As toxic algae maintains its grip on Great Lakes tourism, property values, and public health, more state and federal officials seem to agree that farm runoff, sewage overflows, and other forms of pollution must be reduced at least 40 percent to put a meaningful dent in the problem.
The International Joint Commission, though, wants more aggressive target-reduction goals for the type of phosphorus that most quickly dissolves in the water.
In a report being discussed tonight at Maumee Bay State Park, the commission — an arm of the U.S. State Department that has helped resolve common boundary water issues with Canada since 1909 — said that form of runoff must be reduced 75 percent to cut the size of future algae blooms in half. It also wants a ban on winter applications of manure and biosolids.
Comments are being taken online. Today’s forum inside the state park’s lodge is expected to last three hours, starting with an hour-long poster session at 6 p.m.
The commission said its recommendations came after spending more than a year with U.S. and Canadian scientists immersed in the algae issue.
“Common farming practices and also old sewer systems and climate are contributing to Lake Erie’s current problems,” said Lana Pollack, chairman of the commission’s U.S. section. “Our advice to governments pulls no punches because the science indicates that without major changes, especially in farming practices, we won’t see any substantial improvement in Lake Erie’s health.”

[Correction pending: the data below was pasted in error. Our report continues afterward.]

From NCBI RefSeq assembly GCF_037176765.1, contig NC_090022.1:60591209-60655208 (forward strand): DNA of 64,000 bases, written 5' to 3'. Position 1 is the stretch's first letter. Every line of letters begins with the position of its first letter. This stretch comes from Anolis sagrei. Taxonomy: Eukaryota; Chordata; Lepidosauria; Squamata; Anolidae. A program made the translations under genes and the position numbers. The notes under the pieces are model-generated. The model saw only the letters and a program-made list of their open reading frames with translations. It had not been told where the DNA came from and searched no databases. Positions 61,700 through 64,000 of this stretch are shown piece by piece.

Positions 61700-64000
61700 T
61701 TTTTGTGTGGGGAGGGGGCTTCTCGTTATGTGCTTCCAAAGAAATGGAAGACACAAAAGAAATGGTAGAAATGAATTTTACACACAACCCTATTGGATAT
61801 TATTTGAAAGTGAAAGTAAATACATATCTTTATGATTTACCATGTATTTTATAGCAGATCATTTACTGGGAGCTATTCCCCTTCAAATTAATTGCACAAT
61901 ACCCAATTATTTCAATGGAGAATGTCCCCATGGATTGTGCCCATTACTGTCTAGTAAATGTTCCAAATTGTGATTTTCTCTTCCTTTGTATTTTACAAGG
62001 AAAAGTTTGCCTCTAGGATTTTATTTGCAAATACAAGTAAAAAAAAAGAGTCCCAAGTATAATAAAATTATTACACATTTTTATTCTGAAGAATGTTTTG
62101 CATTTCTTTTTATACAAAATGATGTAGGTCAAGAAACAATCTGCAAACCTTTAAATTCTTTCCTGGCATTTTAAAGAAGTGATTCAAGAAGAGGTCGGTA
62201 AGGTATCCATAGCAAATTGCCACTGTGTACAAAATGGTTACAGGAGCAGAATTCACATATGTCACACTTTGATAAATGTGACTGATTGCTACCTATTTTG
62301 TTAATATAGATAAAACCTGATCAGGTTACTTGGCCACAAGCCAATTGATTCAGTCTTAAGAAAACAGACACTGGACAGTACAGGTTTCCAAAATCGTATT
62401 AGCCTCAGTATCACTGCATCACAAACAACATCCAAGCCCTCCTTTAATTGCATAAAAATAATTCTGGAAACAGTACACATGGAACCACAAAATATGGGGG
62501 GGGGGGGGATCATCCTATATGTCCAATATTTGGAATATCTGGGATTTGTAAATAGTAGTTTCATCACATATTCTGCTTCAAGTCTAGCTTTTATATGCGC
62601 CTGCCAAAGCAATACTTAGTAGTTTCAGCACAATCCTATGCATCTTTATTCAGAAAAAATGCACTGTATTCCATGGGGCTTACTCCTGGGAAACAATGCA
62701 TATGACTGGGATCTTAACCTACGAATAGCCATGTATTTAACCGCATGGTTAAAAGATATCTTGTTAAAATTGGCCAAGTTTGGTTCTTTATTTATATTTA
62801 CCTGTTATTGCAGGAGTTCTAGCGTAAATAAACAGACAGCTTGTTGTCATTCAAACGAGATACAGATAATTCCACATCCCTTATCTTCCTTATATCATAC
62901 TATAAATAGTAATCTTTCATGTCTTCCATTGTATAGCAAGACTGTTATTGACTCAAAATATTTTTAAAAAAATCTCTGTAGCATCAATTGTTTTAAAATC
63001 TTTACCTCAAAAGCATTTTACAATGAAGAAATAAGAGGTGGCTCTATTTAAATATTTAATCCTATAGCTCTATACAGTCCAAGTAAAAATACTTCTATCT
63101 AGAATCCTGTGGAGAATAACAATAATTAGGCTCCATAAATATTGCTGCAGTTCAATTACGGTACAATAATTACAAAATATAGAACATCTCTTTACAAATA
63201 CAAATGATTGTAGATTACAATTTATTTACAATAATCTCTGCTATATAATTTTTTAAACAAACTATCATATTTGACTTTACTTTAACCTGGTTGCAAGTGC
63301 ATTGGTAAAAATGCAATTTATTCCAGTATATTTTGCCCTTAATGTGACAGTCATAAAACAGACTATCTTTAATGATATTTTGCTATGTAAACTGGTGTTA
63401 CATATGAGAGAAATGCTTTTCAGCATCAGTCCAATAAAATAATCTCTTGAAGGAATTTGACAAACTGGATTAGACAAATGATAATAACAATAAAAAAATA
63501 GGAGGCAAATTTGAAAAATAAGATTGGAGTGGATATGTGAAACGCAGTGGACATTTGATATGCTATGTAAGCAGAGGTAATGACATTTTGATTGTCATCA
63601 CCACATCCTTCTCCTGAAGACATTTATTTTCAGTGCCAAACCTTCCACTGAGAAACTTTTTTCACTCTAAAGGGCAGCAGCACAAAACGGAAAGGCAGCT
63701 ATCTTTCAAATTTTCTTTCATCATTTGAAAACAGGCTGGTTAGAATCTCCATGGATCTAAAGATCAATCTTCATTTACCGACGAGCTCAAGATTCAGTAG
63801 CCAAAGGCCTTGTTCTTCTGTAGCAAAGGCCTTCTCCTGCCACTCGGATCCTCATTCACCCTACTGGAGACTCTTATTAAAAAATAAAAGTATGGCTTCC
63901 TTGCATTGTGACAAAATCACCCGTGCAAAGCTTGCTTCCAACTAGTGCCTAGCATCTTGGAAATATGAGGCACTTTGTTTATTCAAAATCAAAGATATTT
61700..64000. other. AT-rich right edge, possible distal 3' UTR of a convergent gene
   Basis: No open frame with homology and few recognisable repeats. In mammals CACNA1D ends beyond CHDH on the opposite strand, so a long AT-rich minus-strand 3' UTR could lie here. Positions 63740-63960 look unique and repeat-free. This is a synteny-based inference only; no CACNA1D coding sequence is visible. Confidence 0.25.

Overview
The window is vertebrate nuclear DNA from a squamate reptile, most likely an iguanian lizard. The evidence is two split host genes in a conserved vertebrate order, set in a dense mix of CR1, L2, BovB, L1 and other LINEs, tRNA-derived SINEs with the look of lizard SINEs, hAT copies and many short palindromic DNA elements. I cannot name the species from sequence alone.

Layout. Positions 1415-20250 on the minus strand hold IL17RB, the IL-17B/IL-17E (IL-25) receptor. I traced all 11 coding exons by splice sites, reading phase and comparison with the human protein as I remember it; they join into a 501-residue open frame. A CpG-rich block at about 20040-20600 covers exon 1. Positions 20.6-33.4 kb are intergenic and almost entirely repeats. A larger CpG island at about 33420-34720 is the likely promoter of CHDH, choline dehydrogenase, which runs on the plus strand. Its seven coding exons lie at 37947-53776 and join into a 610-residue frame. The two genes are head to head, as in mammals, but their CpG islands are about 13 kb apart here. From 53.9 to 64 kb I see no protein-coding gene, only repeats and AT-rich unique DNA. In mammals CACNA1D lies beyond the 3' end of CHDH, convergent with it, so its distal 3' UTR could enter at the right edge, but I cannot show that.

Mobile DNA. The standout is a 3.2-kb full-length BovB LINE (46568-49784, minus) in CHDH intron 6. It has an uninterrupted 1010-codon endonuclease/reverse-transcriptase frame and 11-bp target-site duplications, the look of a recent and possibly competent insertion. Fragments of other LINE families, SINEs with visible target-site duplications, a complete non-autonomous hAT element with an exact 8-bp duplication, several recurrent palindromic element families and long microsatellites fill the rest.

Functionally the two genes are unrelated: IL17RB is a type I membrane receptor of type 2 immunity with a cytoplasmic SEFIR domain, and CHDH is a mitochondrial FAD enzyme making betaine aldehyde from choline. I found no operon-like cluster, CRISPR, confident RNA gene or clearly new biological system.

Calls for at least a 40 percent reduction in agricultural and other forms of runoff have been aired at scientific gatherings for months. They were amplified at Tuesday’s opening of the 75th annual gathering of the American Water Works Association’s Ohio section. The group, which represents Ohio’s water-treatment plant operators, is meeting at the SeaGate Convention Centre in Toledo through Friday.
Plant operators have to spend more to treat algae-infested water. Those costs get passed on to ratepayers. In Toledo, the city’s water-treatment plant spends more than $150,000 a month each summer removing a type of toxic algae that thrives on excessive nutrients from fertilizers and sewage, mainly nitrogen and phosphorus.
Gail Hesse, chairman of Ohio’s phosphorus-reduction task force, said a 40 percent reduction in agricultural runoff is recommended in the task force’s latest report. She is executive director of the Ohio Lake Erie Commission, a board of state agency directors.
She said the region needs to continue building a consensus around that goal because more than 80 percent of northwest Ohio is used by agriculture.
The frequency and intensity of storms is on the rise, too, causing the likelihood of more runoff.
Jeff Reutter, director of Ohio Sea Grant and Ohio State University’s Stone Laboratory on Gibraltar Island, said there has been a 52 percent increase in major storms over the last half century. Those are defined as ones that have brought three inches or more of rain within a 24-hour period, he said.
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